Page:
Donna McKinney | EurekAlert!
Further information:
http://www.nrl.navy.mil
http://www.nrl.navy.mil/media/news-releases/2012/scientists-see-sloshing-galaxy-cluster

More articles from Physics and Astronomy:

nachricht New material for splitting water
19.06.2018 | American Institute of Physics

nachricht Carbon nanotube optics provide optical-based quantum cryptography and quantum computing
19.06.2018 | DOE/Los Alamos National Laboratory

All articles from Physics and Astronomy >>>

The most recent press releases about innovation >>>

Die letzten 5 Focus-News des innovations-reports im Überblick:

Im Focus: Overdosing on Calcium

Nano crystals impact stem cell fate during bone formation

Scientists from the University of Freiburg and the University of Basel identified a master regulator for bone regeneration. Prasad Shastri, Professor of...

Im Focus: AchemAsia 2019 will take place in Shanghai

Moving into its fourth decade, AchemAsia is setting out for new horizons: The International Expo and Innovation Forum for Sustainable Chemical Production will take place from 21-23 May 2019 in Shanghai, China. With an updated event profile, the eleventh edition focusses on topics that are especially relevant for the Chinese process industry, putting a strong emphasis on sustainability and innovation.

Founded in 1989 as a spin-off of ACHEMA to cater to the needs of China’s then developing industry, AchemAsia has since grown into a platform where the latest...

Im Focus: First real-time test of Li-Fi utilization for the industrial Internet of Things

The BMBF-funded OWICELLS project was successfully completed with a final presentation at the BMW plant in Munich. The presentation demonstrated a Li-Fi communication with a mobile robot, while the robot carried out usual production processes (welding, moving and testing parts) in a 5x5m² production cell. The robust, optical wireless transmission is based on spatial diversity; in other words, data is sent and received simultaneously by several LEDs and several photodiodes. The system can transmit data at more than 100 Mbit/s and five milliseconds latency.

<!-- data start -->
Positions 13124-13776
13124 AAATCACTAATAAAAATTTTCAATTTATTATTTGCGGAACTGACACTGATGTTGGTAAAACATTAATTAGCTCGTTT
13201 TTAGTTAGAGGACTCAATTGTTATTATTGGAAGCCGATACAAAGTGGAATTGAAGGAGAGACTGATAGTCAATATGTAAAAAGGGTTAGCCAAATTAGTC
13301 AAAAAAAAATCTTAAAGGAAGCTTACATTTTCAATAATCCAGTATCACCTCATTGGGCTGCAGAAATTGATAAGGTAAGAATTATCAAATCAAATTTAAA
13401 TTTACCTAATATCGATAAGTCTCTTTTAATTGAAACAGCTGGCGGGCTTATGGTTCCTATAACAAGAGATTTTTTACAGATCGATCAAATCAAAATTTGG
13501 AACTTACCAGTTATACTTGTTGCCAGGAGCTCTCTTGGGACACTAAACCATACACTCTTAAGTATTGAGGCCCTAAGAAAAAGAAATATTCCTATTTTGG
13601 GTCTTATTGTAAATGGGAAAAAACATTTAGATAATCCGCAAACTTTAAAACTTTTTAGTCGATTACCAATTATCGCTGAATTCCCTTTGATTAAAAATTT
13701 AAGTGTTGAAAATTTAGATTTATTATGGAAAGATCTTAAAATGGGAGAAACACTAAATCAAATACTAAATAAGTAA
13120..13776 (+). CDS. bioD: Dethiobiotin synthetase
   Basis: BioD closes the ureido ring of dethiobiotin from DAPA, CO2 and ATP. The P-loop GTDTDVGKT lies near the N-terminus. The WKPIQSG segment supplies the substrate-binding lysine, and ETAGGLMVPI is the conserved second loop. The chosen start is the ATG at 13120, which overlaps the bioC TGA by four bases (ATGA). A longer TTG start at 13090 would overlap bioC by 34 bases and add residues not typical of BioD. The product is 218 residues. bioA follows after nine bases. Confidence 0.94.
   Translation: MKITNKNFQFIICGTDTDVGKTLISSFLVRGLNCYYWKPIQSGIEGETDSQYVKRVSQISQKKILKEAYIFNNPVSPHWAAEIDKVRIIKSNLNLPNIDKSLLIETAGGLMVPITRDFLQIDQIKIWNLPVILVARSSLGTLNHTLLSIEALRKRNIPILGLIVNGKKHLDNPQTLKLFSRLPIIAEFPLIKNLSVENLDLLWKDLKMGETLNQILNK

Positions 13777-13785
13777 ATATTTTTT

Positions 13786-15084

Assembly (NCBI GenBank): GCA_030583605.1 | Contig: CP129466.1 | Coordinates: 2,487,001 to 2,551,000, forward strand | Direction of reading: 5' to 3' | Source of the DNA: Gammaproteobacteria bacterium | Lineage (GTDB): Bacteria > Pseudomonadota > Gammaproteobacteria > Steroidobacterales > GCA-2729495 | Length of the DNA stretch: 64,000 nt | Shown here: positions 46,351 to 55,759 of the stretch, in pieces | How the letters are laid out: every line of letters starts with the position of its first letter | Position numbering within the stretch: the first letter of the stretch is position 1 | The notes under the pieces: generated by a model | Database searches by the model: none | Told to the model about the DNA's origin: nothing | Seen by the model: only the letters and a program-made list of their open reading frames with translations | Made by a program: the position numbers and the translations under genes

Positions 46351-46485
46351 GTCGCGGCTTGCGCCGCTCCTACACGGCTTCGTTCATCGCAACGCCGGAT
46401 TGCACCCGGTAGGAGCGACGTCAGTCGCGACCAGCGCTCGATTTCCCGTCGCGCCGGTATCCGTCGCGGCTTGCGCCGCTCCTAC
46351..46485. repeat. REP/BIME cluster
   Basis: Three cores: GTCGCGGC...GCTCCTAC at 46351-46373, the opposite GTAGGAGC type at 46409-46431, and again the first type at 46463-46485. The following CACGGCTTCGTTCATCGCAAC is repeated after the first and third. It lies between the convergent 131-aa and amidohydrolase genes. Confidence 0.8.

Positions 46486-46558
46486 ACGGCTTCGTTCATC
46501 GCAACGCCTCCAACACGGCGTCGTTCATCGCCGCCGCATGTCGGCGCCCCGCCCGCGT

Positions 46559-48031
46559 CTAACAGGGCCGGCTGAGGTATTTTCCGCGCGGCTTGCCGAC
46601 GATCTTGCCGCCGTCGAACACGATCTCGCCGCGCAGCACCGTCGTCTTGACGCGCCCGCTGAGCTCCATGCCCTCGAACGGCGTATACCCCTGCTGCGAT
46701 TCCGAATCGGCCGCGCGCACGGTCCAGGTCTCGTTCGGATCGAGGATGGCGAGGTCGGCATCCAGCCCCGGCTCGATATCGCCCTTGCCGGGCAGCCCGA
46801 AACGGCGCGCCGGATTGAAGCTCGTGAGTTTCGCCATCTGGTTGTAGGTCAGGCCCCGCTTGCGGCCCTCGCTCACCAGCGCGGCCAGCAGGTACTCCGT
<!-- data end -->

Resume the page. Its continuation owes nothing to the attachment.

Modern production technologies in the automobile industry must become more flexible in order to fulfil individual customer requirements.

Im Focus: Sharp images with flexible fibers

An international team of scientists has discovered a new way to transfer image information through multimodal fibers with almost no distortion - even if the fiber is bent. The results of the study, to which scientist from the Leibniz-Institute of Photonic Technology Jena (Leibniz IPHT) contributed, were published on 6thJune in the highly-cited journal Physical Review Letters.

Endoscopes allow doctors to see into a patient’s body like through a keyhole. Typically, the images are transmitted via a bundle of several hundreds of optical...

Im Focus: Photoexcited graphene puzzle solved

A boost for graphene-based light detectors

Light detection and control lies at the heart of many modern device applications, such as smartphone cameras. Using graphene as a light-sensitive material for...

All Focus news of the innovation-report >>>

Anzeige

Anzeige

VideoLinks
Industry & Economy
Event News

Munich conference on asteroid detection, tracking and defense

13.06.2018 | Event News

2nd International Baltic Earth Conference in Denmark: “The Baltic Sea region in Transition”

08.06.2018 | Event News

ISEKI_Food 2018: Conference with Holistic View of Food Production

05.06.2018 | Event News

 
Latest News

Carbon nanotube optics provide optical-based quantum cryptography and quantum computing

19.06.2018 | Physics and Astronomy

How to track and trace a protein: Nanosensors monitor intracellular deliveries

19.06.2018 | Life Sciences

New material for splitting water

19.06.2018 | Physics and Astronomy

VideoLinks
Science & Research
Overview of more VideoLinks >>>